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Enemies of the People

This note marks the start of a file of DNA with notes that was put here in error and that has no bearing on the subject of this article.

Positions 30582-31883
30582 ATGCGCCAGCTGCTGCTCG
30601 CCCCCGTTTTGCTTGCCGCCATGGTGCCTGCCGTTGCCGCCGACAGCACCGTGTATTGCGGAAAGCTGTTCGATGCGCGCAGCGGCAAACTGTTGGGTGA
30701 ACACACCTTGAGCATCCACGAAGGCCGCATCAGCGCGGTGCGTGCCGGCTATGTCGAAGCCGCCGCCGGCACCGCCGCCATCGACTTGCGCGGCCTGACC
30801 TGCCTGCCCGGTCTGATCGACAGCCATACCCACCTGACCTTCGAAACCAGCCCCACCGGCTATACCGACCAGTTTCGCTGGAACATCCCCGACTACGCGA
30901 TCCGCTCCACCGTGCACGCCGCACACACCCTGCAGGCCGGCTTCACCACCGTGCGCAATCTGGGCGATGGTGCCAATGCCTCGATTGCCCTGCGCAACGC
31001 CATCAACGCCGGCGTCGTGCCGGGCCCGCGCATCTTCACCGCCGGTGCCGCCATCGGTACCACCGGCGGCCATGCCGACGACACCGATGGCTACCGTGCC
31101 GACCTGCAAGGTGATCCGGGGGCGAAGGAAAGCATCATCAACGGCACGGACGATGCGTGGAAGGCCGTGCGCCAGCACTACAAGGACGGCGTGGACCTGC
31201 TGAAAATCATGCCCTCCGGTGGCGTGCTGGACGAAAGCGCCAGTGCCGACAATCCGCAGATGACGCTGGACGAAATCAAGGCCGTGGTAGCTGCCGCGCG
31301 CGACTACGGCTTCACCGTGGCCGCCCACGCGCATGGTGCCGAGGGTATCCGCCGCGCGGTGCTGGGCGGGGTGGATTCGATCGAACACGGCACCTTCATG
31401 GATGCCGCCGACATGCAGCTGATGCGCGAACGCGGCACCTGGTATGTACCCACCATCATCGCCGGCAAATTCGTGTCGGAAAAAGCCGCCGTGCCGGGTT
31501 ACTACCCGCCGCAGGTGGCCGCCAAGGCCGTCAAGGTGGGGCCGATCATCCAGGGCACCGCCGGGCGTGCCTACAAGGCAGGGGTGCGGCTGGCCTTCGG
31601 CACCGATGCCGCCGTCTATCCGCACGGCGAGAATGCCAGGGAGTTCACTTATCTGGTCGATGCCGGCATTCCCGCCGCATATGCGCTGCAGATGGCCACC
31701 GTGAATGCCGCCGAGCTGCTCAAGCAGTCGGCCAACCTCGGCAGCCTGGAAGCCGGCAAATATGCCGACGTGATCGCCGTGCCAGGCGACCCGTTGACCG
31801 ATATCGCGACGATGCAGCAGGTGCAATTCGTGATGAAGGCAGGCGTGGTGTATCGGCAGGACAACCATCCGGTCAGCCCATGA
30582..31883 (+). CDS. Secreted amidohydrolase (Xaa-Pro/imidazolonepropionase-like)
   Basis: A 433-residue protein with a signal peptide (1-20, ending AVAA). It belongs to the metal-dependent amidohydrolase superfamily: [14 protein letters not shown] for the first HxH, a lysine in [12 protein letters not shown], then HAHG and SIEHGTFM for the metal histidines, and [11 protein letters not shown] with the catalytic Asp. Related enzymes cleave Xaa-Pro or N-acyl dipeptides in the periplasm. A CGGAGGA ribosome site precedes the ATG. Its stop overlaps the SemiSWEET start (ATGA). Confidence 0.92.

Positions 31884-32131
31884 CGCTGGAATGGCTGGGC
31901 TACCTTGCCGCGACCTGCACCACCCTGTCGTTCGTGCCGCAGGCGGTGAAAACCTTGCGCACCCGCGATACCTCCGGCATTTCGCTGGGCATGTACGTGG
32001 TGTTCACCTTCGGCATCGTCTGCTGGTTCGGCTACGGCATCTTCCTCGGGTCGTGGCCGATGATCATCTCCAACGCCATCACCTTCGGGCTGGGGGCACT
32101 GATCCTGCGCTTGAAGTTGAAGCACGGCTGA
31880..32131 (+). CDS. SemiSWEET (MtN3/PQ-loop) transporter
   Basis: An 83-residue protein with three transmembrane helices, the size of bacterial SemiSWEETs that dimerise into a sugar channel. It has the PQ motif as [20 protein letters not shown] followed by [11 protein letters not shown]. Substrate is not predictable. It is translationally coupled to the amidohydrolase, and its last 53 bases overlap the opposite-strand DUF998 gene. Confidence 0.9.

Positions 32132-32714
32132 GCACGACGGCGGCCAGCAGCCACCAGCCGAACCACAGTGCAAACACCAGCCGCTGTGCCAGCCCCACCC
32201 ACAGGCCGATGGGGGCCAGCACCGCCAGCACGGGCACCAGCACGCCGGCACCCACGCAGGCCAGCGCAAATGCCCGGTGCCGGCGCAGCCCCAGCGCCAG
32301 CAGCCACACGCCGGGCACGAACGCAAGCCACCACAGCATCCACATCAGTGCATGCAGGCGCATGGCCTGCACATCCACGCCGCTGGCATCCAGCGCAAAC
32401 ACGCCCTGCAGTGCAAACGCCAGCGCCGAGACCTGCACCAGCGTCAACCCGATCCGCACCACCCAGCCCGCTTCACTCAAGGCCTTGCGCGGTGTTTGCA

In order to successfully define the good and the bad, propaganda artists had to find a way to separate heroes from villains. In the symbolism of propaganda, villains came to include relics of the old regime (tsarist officials, factory owners, priests) as well as those who would undermine socialism in its new establishment (kulaks — affluent peasants who were seen as hoarding their wealth — and shirkers). These insidious enemies of progress were also implicitly associated with the old regime; they were represented as petty capitalist exploiters and religious believers who dodged their duties so as to (decadently) observe religious holidays. Another popular trope was the priest parasitically living off of the parish, holding the people, especially women, back from their full potential by clouding their minds with the fear of God. For their refusal to let go of their pre-revolutionary ways, these types were labeled byuvshie liudi, "former people," antitheses of the novyi chelovek, "new person," whom the Soviets were attempting to create. Victoria Bonnell refers to the process of classifying enemies as Soviet "demonology." Propaganda typified evil behavior in order to turn people against those who were wealthy, religious, opposed to Collectivization, or otherwise a danger to society.

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